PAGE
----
Sometimes we make up a word. Like “Kapow” when Batman hits the Riddler in the stomach, or “muckity muck” that material that we step into – you know – the “glooppy glop” that is at the edge of the curb after a sudden huge rainstorm.
Back in 1968, a very famous American architecture historian and architecture critic (yeah, there is a job doing that!) whose name is Ada Louise Huxtable wrote an article for the New York Times titled “Lessons in Urbicide” and it was about the demolition of older american buildings that were not considered valuable anymore to some people. Now the word URBICIDE is not a word that you will find in the dictionary. But we can all understand what she means when she uses it.
An herbicide is a chemical that kills or destroys plants – it is generally used on weeds so that they do not overtake the plants that we do want to grow. The problem with herbicides is that they often leave horrible chemicals on the good plants, plants that we eat and use, and that is not so good for us or for other animals – or the air or planet.
So if an herbicide is the killing off of plants, in the same way, URBICIDE is the killing off of buildings. And what a waste. There have been beautiful buildings in the past that people have torn down, in fact entire towns, without discrimination. This means, buildings have been taken down without careful thought and consideration about what they mean to a community, to the people who built them and live around them, to history and to the definition of what is American. Ada Louise Huxtable wrote a great article about it in 1968 for the New York Times and it is in one of her books with a funny title “Goodbye History, Hello Hamburger”. I hope I can meet her someday because I think she is so very right and so smart.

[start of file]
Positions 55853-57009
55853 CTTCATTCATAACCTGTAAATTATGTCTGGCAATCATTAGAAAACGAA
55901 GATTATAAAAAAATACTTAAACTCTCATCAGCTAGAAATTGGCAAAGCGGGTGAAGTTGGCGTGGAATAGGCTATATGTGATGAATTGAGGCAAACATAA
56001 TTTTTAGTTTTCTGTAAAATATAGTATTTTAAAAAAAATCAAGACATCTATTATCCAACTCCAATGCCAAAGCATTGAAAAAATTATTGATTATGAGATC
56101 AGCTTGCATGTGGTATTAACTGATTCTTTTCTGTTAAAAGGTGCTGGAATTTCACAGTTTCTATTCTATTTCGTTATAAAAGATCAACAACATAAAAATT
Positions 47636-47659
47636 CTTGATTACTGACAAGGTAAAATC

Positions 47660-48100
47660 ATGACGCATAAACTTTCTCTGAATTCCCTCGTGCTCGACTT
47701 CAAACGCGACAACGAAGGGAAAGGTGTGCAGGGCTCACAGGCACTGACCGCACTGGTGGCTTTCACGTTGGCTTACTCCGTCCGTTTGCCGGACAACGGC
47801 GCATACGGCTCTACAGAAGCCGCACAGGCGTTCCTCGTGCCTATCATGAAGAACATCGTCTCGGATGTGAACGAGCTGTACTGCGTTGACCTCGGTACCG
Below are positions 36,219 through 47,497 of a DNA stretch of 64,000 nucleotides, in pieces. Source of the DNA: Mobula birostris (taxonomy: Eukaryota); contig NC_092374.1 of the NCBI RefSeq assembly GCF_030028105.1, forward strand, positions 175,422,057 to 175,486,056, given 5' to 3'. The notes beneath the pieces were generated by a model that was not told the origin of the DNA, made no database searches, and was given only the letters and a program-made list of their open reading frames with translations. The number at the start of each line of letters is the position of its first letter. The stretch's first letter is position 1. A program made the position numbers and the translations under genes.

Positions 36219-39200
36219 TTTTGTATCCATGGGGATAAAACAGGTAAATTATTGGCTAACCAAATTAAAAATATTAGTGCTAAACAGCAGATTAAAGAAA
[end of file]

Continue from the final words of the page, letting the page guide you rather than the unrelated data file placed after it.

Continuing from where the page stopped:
Another fine book with her writing is On Architecture: Collected Reflections on a Century of Change.